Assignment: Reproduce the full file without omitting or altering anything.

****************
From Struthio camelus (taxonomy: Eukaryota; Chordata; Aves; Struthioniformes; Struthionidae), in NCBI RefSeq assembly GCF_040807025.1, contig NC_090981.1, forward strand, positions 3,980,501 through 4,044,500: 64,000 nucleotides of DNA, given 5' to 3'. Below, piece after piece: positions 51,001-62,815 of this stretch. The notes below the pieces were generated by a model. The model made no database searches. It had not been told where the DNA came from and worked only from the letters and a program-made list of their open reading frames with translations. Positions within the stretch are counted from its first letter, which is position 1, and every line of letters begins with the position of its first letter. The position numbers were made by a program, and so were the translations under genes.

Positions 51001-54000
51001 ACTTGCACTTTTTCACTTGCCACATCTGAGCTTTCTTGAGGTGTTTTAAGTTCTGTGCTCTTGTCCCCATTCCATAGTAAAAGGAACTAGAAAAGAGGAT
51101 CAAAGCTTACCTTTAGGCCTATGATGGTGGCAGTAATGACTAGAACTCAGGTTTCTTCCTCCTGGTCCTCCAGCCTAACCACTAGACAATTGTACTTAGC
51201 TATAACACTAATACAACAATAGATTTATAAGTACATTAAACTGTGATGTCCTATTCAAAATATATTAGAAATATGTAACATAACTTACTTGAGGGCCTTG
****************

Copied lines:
From Struthio camelus (taxonomy: Eukaryota; Chordata; Aves; Struthioniformes; Struthionidae), in NCBI RefSeq assembly GCF_040807025.1, contig NC_090981.1, forward strand, positions 3,980,501 through 4,044,500: 64,000 nucleotides of DNA, given 5' to 3'. Below, piece after piece: positions 51,001-62,815 of this stretch. The notes below the pieces were generated by a model. The model made no database searches. It had not been told where the DNA came from and worked only from the letters and a program-made list of their open reading frames with translations. Positions within the stretch are counted from its first letter, which is position 1, and every line of letters begins with the position of its first letter. The position numbers were made by a program, and so were the translations under genes.

Positions 51001-54000
51001 ACTTGCACTTTTTCACTTGCCACATCTGAGCTTTCTTGAGGTGTTTTAAGTTCTGTGCTCTTGTCCCCATTCCATAGTAAAAGGAACTAGAAAAGAGGAT
51101 CAAAGCTTACCTTTAGGCCTATGATGGTGGCAGTAATGACTAGAACTCAGGTTTCTTCCTCCTGGTCCTCCAGCCTAACCACTAGACAATTGTACTTAGC
51201 TATAACACTAATACAACAATAGATTTATAAGTACATTAAACTGTGATGTCCTATTCAAAATATATTAGAAATATGTAACATAACTTACTTGAGGGCCTTG